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Walking in Our Winter Wonderland

July 10, 2019 Destination Global No Comments Email Email

1. Pineapple Rail Trail (Capricorn Coast)

An increasingly popular track for walkers, the Pineapple Rail Trail, which opened in 2014, takes its visitors through picturesque bushlands and urban landscape on this 4 ½ kilometre adventure. The railway line was constructed back in 1909 and originally stretched 53 kilometres between Yeppoon and Rockhampton. The track was closed down in 2006 when it’s main loading of pineapples moved to road transport. Starting on Braithwaite Street in Yeppoon’s town centre, the trail is a family friendly asphalt path that is safe for young bush walkers, bike/scooter riders with little legs!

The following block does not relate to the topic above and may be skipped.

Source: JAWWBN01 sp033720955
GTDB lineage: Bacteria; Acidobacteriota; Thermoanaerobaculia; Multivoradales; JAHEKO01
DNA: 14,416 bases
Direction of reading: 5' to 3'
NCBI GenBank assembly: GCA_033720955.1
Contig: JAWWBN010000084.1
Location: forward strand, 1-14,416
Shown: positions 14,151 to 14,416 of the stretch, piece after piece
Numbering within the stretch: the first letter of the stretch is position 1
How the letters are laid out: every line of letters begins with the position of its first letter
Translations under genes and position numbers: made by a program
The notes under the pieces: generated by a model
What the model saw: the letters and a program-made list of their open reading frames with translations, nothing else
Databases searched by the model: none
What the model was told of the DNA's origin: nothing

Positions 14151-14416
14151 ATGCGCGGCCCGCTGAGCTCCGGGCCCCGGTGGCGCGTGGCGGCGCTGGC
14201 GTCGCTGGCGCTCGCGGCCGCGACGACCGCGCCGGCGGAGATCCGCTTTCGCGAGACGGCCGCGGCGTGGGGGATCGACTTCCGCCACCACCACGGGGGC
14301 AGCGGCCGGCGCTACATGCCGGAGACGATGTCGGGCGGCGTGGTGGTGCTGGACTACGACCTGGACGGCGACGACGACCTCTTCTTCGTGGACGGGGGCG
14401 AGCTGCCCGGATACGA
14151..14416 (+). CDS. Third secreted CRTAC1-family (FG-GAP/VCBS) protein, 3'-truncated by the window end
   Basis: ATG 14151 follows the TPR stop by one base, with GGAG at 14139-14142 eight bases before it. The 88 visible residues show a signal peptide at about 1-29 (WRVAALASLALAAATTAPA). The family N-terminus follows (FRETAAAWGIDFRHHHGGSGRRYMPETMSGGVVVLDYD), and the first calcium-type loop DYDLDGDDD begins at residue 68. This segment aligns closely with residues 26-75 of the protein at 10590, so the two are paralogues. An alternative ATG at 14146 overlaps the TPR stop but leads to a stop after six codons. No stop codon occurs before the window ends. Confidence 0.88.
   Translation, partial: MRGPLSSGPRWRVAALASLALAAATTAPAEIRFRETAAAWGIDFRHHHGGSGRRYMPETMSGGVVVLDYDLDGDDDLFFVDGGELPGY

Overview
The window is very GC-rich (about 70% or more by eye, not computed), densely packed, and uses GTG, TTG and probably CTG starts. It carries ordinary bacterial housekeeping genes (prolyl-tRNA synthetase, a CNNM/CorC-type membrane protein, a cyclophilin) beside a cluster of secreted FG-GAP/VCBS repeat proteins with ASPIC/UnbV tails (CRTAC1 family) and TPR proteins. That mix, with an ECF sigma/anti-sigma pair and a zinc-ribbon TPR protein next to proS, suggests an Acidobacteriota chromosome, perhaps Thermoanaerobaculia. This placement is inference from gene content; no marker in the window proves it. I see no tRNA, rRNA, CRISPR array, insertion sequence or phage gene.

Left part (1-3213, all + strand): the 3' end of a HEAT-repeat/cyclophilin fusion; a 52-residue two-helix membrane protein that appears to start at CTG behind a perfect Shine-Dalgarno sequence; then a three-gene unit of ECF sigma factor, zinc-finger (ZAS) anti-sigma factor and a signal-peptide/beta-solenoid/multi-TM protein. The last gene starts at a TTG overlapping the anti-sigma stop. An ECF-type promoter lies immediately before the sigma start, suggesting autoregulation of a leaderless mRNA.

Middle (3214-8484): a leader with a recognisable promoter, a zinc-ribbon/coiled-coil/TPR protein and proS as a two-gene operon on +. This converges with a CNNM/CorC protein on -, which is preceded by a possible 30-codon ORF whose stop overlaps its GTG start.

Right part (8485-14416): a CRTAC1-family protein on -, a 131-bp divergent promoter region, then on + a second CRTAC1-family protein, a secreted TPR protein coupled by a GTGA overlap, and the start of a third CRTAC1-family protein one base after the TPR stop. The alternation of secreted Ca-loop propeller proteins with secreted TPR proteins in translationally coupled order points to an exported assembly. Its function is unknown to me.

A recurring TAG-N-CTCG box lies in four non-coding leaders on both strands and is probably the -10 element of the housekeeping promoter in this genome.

2. Lammermoor Shared Path (Capricorn Coast)

The Lammermoor shared path is part of a growing shared path principal network that will eventually link either end of the Capricorn Coast, supporting healthy lifestyle and recreation for cyclists and pedestrians travelling along Scenic Highway in the vicinity of Lammermoor Beach. The path design seamlessly follows the natural coastline, creating more recreational opportunities and important connectivity for pathway users. Feel the wind in your hair and salt on your lips as you enjoy a relaxing stroll, energetic run or bike ride along the waters’ edge.

3. Bluff Point Circuit (Capricorn Coast)